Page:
This time tomorrow night, we should be flying to Dubai. A few days later, we should be landing in Kabul.
Given recent events, several friends have commented, and I am sure many others have wondered, about the wisdom of returning to live in such a country. The reasoning is something like that such move, if not unwise, is at least dangerous and possibly irresponsible, particularly given that we have three kids.
Well, maybe. But let me assure all the readers of this blog (and I know all four of you), that we have considered this decision. Not only us. The agency which is sending us, TEAR (www.tear.org.au) has considered also, considerably. So much so that it was not until three days ago that we got the final go ahead.
But TEAR aside, Julie and I have long discussed this move, and the possible ramifications. We have done the math years ago, and recently again. We are well aware that this time in Afghanistan could end unhappily, as could any of our previous times (and some of them did conclude with some major grief). But a bad ending is not sufficient criteria for turning aside from this journey.
‘When Christ calls a man, he bids him “Come and die” ‘. Thus said Bonhoeffer, and while he meant it in a spiritual sense – that is, the death of one’s private ego and aspirations – I think he also meant it literally. And as it turned out for Bonhoeffer, it was a literal and a spiritual command. I suppose it could turn out that way for us. We are ok with that. Shouldn’t anyone of faith be ok with that? Jesus, whom I follow, called people – anyone who listened – to abandon security and safety and the protection of their own life. Heck, we are going to die anyway, and who says my life is so tremendously significant that I ought to fiercely protect it? ‘Ahhh’, you say, ‘but you have children now. Fine to go and die for your dreams, but what about them?’ Good point. For what it is worth, the kids are very happy to be going back to Afghanistan. They are looking forward to the TVs on the plane, they tell me. And if I tell them to live lives of committed faith, but fail to do so myself, isn’t that some kind of hypocrisy?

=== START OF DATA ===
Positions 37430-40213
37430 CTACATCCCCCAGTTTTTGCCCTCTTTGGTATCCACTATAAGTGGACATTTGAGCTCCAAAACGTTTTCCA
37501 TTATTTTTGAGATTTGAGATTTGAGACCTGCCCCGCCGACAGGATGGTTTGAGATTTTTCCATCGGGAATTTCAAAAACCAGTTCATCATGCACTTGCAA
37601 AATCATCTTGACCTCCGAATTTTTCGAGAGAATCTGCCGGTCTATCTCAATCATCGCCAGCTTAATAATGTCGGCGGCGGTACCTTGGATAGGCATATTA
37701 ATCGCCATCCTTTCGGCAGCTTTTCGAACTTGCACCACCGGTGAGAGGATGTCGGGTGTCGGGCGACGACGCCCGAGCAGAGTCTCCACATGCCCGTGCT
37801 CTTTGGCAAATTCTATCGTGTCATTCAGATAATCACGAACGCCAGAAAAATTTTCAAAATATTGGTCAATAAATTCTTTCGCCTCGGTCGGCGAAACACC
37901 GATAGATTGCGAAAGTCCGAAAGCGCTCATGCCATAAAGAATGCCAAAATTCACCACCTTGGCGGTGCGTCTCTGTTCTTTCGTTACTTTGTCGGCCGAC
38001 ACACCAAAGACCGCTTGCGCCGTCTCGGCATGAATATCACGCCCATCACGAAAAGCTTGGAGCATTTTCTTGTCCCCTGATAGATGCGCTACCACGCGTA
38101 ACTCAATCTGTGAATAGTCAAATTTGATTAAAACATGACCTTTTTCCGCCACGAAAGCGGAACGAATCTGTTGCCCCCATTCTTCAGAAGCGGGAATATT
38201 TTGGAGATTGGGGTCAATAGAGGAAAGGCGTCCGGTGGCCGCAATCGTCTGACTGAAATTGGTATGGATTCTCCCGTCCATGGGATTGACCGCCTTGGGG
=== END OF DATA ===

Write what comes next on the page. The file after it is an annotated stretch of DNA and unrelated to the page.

That is not meant to sound trite, or cheap. It is simply that it is easy to turn away from atrocity and hardship: that is in fact the mantra for modern living – ‘take it easy, enjoy, relax, you deserve it.’ This is a particularly powerful message as you get older, when you are supposed to be settling down and end your youthful adventuring. ‘Let someone else go to Afghanistan’, is a message we have heard many times in the last months.
When we got married, Julie and I vowed to try to live lives of simplicity, pilgrimage and community. We have failed in lots of ways, but I think we are still mostly going the right ways. Now that we are parents, the equation has got more complicated, and it involves things like ‘responsible parenting’, but responsible family life was never meant to trump radical family life (thanks to Michael Duncan, and his excellent book, ‘Discipleship, Development and Pain’, for that notion).
I think what I am trying to say, is that if I follow Christ, then I have to be prepared to follow him anywhere. And I should be prepared to show that to my kids, my peers, my family. Afghanistan is not exempt. That doesn’t make God a tyrant and my faith onerous. I could say no, Julie could say no, and Jesus would be cool with that. But we are saying ‘yes’. As the Afghan proverb says, ‘Trust in God, but tie up your camel’. We will trust in God, and avoid men with guns.